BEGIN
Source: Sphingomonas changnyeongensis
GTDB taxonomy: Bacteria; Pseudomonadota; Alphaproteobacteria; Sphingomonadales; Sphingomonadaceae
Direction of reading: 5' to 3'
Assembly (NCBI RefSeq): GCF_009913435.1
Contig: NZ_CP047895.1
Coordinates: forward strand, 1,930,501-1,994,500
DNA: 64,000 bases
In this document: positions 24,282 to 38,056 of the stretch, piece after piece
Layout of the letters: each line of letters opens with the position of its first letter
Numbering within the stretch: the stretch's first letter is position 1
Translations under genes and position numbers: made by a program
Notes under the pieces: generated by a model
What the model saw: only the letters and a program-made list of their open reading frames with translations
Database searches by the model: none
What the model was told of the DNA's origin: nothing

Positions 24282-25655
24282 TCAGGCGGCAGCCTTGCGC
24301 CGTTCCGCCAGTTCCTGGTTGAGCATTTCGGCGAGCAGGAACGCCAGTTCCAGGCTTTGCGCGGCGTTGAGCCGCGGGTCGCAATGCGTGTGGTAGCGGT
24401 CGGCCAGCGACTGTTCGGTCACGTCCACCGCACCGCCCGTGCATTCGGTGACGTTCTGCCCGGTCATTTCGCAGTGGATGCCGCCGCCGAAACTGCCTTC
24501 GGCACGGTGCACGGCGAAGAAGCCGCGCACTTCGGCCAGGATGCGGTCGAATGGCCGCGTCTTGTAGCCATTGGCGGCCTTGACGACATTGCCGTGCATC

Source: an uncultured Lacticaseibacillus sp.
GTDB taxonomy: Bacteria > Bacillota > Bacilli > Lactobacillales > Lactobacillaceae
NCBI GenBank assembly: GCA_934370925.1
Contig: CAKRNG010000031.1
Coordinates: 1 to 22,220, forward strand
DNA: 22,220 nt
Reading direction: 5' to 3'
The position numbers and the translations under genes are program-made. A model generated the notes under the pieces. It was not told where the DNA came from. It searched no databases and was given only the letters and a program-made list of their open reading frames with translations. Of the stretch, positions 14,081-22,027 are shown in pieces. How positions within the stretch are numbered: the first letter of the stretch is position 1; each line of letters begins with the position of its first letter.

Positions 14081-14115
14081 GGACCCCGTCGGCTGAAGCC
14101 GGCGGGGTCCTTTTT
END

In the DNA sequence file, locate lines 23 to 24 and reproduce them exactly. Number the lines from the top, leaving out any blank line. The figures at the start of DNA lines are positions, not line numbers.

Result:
NCBI GenBank assembly: GCA_934370925.1
Contig: CAKRNG010000031.1